Big Bistro

Can newly opened Lili’s back its major ambitions?
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Posted November 7, 2007 by Jimmy Fowler in Eats

There may be no better place for a ma-and-pa restaurant than Magnolia Avenue.

The hip strip in the Hospital District is loaded with independently owned, specialty and ethnic eateries, including the North Texas vegan institution, Spiral Diner, and the relatively new though destined-to-be-epic Italian mecca Nonna Tata. Nearby is now Lili’s Bistro, an American grill in the space formerly occupied by the short-lived Servant’s Kitchen. Based on a couple of recent lunchtime visits, Lili’s is poised to do better than its predecessor. The small, comfy restaurant is already attracting a healthy combination of noontime professional grazers and artistic types of uncertain employment status. The dining area fits the strict definition of “bistro” — it’s small, L-shaped, and wraps around the counter and kitchen. The menu, however, is a different story. Even though “bistro” often implies inexpensive, Lili’s is not quite. The loose francs rattling around the floorboard of your car may or may not finance lunch or dinner at this subtly swanky haunt.

Then again, Lili’s does offer certain consolations for the price, such as seductive Italian focaccia and other breads baked fresh on the premises and served as part of many of the restaurant’s sandwiches. The oven-roasted, tomato-rich focaccia accompanied the veggie sammy, a half a sammy, actually, with sprouts, tomato, red onion, cucumber, and a thin, virtually undetectable swath of mayo. The innards were simply cool and fresh, nothing more, but the bread performed an impressive high-wire act of maintaining a lightly crunchy exterior and soft, fluffy inside. Still, Spiral Diner shouldn’t worry. Lili’s Bistro’s veggie ‘wich had its moments but couldn’t quite overcome “standard.” The jalapeño bread, whose prickly personality took center-stage, came with the three-cheese burger: swiss, cheddar, and pepper jack cheese, all of them deli quality, with a half-pound beef patty. Though juicy and hot, the burger didn’t come as ordered and lacked the distinction that a prime cut of ground meat might have conferred.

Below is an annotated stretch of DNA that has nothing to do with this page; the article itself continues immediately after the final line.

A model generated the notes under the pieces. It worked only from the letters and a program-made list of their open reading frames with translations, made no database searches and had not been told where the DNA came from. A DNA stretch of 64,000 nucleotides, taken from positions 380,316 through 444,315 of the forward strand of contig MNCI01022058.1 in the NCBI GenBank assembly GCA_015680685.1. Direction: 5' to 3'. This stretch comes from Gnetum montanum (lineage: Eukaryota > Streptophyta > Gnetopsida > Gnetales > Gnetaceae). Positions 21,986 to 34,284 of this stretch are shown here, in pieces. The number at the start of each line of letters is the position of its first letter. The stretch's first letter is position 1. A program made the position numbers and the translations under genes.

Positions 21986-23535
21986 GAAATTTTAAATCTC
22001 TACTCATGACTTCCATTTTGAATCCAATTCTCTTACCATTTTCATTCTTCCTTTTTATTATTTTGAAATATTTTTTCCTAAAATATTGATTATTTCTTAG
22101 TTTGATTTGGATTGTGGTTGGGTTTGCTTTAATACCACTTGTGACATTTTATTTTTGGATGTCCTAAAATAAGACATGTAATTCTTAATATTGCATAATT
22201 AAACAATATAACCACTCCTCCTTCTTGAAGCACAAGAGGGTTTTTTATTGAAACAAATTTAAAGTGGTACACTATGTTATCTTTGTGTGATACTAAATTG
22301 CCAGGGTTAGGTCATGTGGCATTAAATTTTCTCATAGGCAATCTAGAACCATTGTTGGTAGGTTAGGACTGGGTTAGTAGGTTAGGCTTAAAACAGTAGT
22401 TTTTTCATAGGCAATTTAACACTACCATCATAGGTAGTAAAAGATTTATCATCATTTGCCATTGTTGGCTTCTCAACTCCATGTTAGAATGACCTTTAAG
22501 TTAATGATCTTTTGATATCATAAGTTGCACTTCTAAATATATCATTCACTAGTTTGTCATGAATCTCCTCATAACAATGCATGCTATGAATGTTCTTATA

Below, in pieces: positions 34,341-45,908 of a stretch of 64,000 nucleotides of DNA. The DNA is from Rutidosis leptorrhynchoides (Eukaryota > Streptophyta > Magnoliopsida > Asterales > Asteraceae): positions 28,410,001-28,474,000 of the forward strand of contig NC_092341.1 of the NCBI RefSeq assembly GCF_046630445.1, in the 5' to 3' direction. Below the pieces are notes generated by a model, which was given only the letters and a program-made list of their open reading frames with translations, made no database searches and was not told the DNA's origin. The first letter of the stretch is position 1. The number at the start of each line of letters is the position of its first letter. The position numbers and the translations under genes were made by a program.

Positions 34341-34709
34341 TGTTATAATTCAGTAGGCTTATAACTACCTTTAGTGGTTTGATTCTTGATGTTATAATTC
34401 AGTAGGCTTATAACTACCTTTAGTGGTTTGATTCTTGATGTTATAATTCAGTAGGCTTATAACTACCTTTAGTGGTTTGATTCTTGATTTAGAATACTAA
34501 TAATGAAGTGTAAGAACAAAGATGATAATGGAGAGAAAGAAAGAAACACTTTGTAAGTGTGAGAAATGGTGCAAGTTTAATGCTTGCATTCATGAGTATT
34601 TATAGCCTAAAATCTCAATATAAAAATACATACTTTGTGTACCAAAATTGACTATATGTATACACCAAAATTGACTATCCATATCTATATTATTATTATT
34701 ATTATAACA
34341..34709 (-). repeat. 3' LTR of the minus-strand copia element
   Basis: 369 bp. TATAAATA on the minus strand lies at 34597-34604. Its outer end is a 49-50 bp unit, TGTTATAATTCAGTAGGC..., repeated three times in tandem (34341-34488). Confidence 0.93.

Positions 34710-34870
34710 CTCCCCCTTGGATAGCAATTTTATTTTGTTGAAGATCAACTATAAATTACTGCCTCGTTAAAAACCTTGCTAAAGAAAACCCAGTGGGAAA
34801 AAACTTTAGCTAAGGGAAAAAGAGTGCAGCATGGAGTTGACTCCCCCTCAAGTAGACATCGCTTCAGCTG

As a side, the waffle fries — potato slices cooked on a hot griddle into a cross-stitched wafer shape — were big and succulent. Another side, the bulgur and berries, was lip-smackingly good. Pitting moist, chewy, cracked-wheat kernels with savory, sweet-and-sour cranberries, the plate achieved the greatness of an odd kind of comfort food. The gorgonzola fries, ordered as an appetizer, turned out to be the star of the meal: a huge plate of those waffle fries covered in warm, steamy crumbles of piquant gorgonzola, aromatic chopped green onions, and cracked black pepper that set off little sparks on the tongue. With dishes like the last two, Lili’s is holding its own on Magnolia. But the kitchen might want to take a cue from the fine eateries nearby and play down “fancy” a tad in favor of follow-through.

Lili’s Bistro on Magnolia
Gorgonzola fries $8
Veggie sandwich $8.50
Three-cheese burger $8

You can reach Jimmy Fowler at jimmy.fowler@fwweekly.com.


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